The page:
When I speak to you, I always say more than I mean. When you catch on, my come back is to try, by speaking even more, to intend even less. Know what I mean?
Let me speak to you what Robert E. Quinn speaks to us after being spoken to by Oliver Wendell Holmes:
Oliver Wendell Holmes once remarked that he placed little value on simplicity that lay on this side of complexity but a great deal of value on simplicity that lay on the other side. Put another way, there is a vast chasm between being simple and being simplistic. I would like to suggest something similar.
I believe that in any activity there are many novices, a few experts, and very occasionally there is an extraordinary master. If you ask a novice about a topic, the novice will give you a very simple (simplistic) explanation that will be of little value. If you ask an expert the same question, the expert will give you a complex explanation that will also be of little value. If you ask a master the same question, the master’s explanation may be simple, breathtakingly elegant, and remarkably effective. But the master’s answer will only be valuable, breathtaking, and effective if you and I are ready to hear it and act on it.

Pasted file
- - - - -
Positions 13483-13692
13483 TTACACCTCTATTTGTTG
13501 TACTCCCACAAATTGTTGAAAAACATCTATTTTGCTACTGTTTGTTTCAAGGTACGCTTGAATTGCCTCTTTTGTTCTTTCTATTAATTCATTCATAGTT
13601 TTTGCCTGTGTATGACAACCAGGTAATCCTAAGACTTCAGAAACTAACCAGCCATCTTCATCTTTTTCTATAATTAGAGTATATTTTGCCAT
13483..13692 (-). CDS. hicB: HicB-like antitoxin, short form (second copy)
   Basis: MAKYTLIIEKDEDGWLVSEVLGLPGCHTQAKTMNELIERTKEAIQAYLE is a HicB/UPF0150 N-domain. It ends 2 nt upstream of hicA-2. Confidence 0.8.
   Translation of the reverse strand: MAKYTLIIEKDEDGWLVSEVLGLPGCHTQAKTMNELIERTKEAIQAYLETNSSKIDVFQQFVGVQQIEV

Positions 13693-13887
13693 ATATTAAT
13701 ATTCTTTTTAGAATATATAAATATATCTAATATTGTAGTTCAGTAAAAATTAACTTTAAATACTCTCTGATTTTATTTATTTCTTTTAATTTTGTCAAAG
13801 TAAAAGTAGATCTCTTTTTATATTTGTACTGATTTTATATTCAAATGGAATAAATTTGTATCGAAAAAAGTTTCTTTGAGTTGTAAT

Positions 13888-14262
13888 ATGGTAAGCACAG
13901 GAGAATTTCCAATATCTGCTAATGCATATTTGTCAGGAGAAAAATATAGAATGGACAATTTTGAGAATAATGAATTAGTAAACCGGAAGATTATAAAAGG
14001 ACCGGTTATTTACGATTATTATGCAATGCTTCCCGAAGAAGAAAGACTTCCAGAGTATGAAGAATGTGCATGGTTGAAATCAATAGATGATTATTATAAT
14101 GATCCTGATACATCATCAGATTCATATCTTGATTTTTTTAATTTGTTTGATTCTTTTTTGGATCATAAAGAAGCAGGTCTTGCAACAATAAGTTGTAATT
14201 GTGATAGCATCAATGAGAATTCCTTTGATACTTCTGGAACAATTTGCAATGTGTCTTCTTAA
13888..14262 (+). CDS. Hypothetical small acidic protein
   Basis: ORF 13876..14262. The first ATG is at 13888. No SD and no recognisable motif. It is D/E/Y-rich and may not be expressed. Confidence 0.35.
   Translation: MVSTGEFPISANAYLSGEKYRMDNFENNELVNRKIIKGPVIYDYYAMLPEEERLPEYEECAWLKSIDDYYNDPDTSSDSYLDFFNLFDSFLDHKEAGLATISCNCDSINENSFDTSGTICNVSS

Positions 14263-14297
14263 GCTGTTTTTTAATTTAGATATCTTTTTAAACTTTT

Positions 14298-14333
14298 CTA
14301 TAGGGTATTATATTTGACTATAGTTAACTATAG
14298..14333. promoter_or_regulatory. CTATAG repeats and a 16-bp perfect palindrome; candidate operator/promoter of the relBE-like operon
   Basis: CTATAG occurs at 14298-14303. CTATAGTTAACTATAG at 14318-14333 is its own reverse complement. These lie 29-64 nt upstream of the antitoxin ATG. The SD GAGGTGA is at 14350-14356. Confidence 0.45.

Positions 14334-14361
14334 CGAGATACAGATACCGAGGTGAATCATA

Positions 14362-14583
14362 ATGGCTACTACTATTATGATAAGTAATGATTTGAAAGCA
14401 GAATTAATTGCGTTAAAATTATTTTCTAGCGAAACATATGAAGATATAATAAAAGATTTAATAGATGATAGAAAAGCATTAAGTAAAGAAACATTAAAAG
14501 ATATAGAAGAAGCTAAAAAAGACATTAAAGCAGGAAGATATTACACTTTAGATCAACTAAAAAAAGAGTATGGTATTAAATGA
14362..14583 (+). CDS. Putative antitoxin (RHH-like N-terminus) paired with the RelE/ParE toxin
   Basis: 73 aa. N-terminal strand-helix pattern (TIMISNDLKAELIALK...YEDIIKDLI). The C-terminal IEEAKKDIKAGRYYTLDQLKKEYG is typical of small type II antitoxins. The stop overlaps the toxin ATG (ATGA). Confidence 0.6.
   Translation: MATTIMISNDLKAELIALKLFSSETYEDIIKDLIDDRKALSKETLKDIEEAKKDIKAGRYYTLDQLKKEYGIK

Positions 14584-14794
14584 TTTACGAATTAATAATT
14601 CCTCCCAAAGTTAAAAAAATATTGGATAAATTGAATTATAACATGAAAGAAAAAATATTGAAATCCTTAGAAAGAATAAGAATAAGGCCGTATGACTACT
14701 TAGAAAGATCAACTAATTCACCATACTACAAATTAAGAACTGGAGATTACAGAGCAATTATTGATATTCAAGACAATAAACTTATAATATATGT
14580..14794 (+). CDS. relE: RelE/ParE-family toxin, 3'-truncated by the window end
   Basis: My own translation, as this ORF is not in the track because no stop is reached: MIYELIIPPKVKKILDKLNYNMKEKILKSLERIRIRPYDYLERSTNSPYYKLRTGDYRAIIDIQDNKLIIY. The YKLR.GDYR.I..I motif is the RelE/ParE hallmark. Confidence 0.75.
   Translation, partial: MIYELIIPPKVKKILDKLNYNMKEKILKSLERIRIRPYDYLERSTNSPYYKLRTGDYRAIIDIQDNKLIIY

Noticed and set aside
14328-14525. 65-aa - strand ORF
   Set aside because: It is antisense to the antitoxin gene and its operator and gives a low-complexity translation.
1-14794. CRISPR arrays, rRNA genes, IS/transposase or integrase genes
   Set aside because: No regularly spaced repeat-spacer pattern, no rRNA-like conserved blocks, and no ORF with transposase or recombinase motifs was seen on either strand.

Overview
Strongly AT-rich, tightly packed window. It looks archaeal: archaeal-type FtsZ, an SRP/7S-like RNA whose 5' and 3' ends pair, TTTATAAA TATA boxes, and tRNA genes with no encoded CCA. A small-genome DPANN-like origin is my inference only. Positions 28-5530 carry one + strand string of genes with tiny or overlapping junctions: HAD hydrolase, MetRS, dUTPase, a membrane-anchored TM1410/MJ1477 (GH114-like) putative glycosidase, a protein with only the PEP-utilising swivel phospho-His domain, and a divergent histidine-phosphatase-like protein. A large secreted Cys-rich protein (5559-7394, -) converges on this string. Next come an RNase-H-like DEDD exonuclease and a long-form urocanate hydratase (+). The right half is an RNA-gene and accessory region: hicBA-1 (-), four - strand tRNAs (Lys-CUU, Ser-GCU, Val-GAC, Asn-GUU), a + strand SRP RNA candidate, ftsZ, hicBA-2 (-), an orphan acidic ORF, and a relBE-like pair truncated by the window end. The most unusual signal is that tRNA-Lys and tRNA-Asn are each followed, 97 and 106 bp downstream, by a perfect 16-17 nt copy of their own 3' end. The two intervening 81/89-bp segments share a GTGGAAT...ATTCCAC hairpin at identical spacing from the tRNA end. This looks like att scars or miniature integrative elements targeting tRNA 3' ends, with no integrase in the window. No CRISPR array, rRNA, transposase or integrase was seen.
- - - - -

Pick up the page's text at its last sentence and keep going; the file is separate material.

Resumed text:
So now that you ask, let me see if I can state this as simply as possible:
Aristotle is not only an expert about most things
but he is also only a novice about everything else.)